Raising llamas and alpacas as an “alternative” livestock is a new and exciting industry in Pennsylvania (PA). Because llamas and alpacas do not require large acreage, extensive barns and fencing, or intense labor, they are an ideal livestock answer for dwindling open space and expensive labor. The demand for llamas and alpacas has remained high over the years.
The camelid family includes camels, guanacos, vicunas, llamas and alpacas. The last four of these are native to the Andes mountains in Chile, Bolivia, and Peru. Llamas were first imported into North America in the early 1970’s. Alpacas, however, were not imported until 1984. Both have adapted well to the North American climate and have become an attractive alternative to other more demanding farm enterprises. Because of advanced health and management practices of our domestic herds, the United States is producing high quality and healthy llamas and alpacas which are now being exported to other countries. Currently, llama and alpaca fiber is prized and used in the growing fiber industry. From spectacular yarns to clothing, blankets, and mattress pads that use scrap camelid fiber, the industry is healthy and growing, for breeding, selling, and fiber-related products.
An adult llama stands 38 – 46” at the withers and weighs between 270 and 450 pounds. The llama cria (baby) weighs between 20 to 35 pounds. Llamas come in all shades of natural colors. They are used for trekking and packing as well as for fiber production and showing. Their soft padded feet make llamas easy on the pasture and sure-footed on the trail. They are very hardy animals that require only “routine” inoculations. Because llamas respond well to training and have gentle dispositions, they make excellent pets. Llamas are also used as guard animals for sheep and alpacas in various parts of the country. Trending in the advertising sector are farm photo shoots of these magnificent animals.
The alpaca is about half the size of the llama. It comes in two types according to the character of its fleece, the huacaya and suri. An alpaca stands 34 – 36” at the withers and weighs between 130 and 190 pounds. The alpaca cria weighs between 10 and 22 pounds. Female llamas and alpacas can produce offspring until they are between 16 and 20 years old. The alpaca has long, dense and luxurious fiber which comes in 22 natural colors. The fiber of the alpaca is used in the fashion industry as an exotic fiber in knitwear and woven wear. Alpaca fiber, as well as smaller camelid species, is prized for the fineness. Nothing compares to a scarf made with first shearing cria fiber. In anyone’s possession, it is a prize beyond measure.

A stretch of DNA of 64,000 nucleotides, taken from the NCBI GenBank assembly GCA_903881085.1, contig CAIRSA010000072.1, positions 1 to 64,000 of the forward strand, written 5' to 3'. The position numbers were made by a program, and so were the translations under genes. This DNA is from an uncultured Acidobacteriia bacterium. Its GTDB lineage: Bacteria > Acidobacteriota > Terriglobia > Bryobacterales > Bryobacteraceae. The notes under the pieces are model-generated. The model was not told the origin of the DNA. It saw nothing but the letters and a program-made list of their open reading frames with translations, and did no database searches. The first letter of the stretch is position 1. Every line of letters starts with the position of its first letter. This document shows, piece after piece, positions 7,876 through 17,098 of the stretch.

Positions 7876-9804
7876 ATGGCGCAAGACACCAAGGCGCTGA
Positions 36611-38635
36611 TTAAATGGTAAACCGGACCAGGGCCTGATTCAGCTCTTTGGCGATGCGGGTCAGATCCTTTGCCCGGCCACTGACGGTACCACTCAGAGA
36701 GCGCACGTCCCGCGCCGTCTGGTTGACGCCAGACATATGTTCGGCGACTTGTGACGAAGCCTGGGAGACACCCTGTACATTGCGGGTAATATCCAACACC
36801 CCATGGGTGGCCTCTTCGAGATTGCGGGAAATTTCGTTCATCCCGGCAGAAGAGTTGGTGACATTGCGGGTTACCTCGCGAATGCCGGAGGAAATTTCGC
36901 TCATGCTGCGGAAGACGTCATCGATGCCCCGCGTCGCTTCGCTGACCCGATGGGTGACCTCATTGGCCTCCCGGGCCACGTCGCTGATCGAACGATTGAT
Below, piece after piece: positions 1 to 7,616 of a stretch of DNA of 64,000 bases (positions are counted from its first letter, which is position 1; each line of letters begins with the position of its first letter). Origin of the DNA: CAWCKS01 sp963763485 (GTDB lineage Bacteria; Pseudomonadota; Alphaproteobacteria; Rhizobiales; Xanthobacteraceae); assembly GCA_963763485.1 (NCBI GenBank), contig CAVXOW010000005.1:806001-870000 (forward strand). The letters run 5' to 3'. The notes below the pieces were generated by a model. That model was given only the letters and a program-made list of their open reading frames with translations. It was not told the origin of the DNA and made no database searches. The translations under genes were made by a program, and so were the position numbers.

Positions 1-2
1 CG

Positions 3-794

Housing and Fencing
Llamas and alpacas are social animals and prefer to be together as a herd, large or small. They are gentle, quiet (communicating with a soft hum), odorless, and undemanding in their care. Four to five camelids can be raised on an acre of land. They make no attempt to “escape”, either through or over a fence. A three sided enclosure is adequate for their housing. Since they require less labor than most livestock and are also more gentle, they are an ideal animal for 4-H club members, women, or active senior citizens. The camelid has minimal specific care needs and can be raised by people without previous animal experience as an avocation or by the experienced farmer as a vocation.
Care, Maintenance and Nutrition
The care and maintenance of camelids requires less time and effort than other livestock. They are maintained on 1 or 2 cups of a protein and mineral pellet in addition to grass in the summer or mixed hay in the winter. A single bale of hay each week will support an animal but pasture grazing is ideal and can support a herd depending on the season. Camelids use a common dung pile, which makes field clean-up relatively easy. Facility costs are minimized because the camelid can be housed communally rather than in individual stalls. The breeding and nurture of the llama and alpaca is an exciting and enjoyable lifestyle.